Analogously, if you are implementing your consumer according to the polling pattern, you implement the endpoint by extending DefaultPollingEndpoint and implementing the createPollingConsumer() method. In this case, the implementation of the createConsumer() method is inherited from DefaultPollingEndpoint, and the default implementation returns a DefaultScheduledPollConsumer instance (which converts the polling consumer into an event-driven consumer).

ShutdownPrepared interface

Consumer classes can optionally implement the org.apache.camel.spi.ShutdownPrepared interface, which enables your custom consumer endpoint to receive shutdown notifications.
Example 50.2, “ShutdownPrepared Interface” shows the definition of the ShutdownPrepared interface.

Example 50.2. ShutdownPrepared Interface

package org.apache.camel.spi;


public interface ShutdownPrepared {

    void prepareShutdown(boolean forced);

}
The ShutdownPrepared interface defines the following methods:
prepareShutdown
Receives notifications to shut down the consumer endpoint in one or two phases, as follows:
  1. Graceful shutdown—where the forced argument has the value false. Attempt to clean up resources gracefully. For example, by stopping threads gracefully.
  2. Forced shutdown—where the forced argument has the value true. This means that the shutdown has timed out, so you must clean up resources more aggressively. This is the last chance to clean up resources before the process exits.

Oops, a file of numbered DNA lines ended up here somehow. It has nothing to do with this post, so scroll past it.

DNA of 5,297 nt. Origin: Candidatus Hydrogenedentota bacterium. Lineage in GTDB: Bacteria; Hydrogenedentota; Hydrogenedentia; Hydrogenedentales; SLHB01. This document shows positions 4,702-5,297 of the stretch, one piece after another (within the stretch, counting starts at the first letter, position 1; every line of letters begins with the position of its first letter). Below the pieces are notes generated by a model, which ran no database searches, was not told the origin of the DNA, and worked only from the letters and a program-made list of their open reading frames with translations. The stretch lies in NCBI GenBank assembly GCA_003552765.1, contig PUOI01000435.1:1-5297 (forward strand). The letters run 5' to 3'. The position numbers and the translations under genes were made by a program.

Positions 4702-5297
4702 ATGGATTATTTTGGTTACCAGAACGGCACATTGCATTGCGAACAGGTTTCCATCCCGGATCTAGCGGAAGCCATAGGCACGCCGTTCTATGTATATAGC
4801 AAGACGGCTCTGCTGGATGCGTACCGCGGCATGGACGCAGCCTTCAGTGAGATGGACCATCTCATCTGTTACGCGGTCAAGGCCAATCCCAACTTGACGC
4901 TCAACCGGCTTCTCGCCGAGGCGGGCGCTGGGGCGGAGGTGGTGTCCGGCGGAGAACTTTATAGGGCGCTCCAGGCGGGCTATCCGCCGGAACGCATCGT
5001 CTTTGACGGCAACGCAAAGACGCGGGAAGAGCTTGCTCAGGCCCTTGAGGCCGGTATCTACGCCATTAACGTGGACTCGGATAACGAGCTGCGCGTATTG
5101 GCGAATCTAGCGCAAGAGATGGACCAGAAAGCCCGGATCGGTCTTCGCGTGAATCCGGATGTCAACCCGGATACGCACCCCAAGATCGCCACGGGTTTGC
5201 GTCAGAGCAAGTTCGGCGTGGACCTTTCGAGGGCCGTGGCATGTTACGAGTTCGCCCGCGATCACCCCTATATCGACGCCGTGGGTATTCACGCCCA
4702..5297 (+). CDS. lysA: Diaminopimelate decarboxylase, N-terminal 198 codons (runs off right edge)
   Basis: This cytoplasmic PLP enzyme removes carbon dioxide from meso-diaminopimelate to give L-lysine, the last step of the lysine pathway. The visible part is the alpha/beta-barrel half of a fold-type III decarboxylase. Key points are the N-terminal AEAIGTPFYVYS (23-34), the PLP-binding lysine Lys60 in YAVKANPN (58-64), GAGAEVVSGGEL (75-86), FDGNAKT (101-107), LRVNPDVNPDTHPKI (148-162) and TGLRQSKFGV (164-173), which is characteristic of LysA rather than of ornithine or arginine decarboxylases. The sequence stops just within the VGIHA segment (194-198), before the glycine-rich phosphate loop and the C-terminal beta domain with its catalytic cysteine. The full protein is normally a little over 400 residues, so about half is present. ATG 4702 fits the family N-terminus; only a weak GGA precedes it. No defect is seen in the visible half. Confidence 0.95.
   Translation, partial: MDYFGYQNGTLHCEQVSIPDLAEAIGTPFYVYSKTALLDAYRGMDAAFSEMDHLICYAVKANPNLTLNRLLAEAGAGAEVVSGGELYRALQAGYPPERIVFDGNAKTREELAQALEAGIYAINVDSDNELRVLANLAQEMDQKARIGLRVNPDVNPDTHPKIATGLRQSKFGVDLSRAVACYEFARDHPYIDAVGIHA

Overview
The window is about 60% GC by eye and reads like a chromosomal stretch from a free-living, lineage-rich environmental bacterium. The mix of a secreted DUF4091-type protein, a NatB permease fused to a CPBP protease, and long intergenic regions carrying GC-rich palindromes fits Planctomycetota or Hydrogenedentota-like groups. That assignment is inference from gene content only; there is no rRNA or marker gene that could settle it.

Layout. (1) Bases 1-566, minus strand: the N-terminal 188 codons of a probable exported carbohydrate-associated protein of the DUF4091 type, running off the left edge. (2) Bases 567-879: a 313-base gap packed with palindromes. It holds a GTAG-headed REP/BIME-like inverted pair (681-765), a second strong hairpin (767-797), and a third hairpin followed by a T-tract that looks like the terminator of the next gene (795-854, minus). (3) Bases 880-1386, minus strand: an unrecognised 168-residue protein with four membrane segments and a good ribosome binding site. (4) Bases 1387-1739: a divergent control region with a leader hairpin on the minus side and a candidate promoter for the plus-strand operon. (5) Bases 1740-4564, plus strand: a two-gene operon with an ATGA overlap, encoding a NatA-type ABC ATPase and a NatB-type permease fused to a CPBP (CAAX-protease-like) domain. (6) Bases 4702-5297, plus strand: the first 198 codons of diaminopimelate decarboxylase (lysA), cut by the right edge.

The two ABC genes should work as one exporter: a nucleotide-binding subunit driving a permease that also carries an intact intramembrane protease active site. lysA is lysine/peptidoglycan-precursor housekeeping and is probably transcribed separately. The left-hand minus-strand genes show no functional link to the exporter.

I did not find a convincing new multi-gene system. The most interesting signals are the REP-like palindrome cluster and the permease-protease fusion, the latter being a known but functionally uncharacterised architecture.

ShutdownAware interface

Consumer classes can optionally implement the org.apache.camel.spi.ShutdownAware interface, which interacts with the graceful shutdown mechanism, enabling a consumer to ask for extra time to shut down. This is typically needed for components such as SEDA, which can have pending exchanges stored in an internal queue. Normally, you would want to process all of the exchanges in the queue before shutting down the SEDA consumer.
Example 50.3, “ShutdownAware Interface” shows the definition of the ShutdownAware interface.

Example 50.3. ShutdownAware Interface

// Java
package org.apache.camel.spi;

import org.apache.camel.ShutdownRunningTask;

public interface ShutdownAware extends ShutdownPrepared {

    boolean deferShutdown(ShutdownRunningTask shutdownRunningTask);

    int getPendingExchangesSize();
}
The ShutdownAware interface defines the following methods:
deferShutdown
Return true from this method, if you want to delay shutdown of the consumer. The shutdownRunningTask argument is an enum which can take either of the following values:
  • ShutdownRunningTask.CompleteCurrentTaskOnly—finish processing the exchanges that are currently being processed by the consumer's thread pool, but do not attempt to process any more exchanges than that.
  • ShutdownRunningTask.CompleteAllTasks—process all of the pending exchanges. For example, in the case of the SEDA component, the consumer would process all of the exchanges from its incoming queue.
getPendingExchangesSize
Indicates how many exchanges remain to be processed by the consumer. A zero value indicates that processing is finished and the consumer can be shut down.
For an example of how to define the ShutdownAware methods, see Example 50.7, “Custom Threading Implementation”.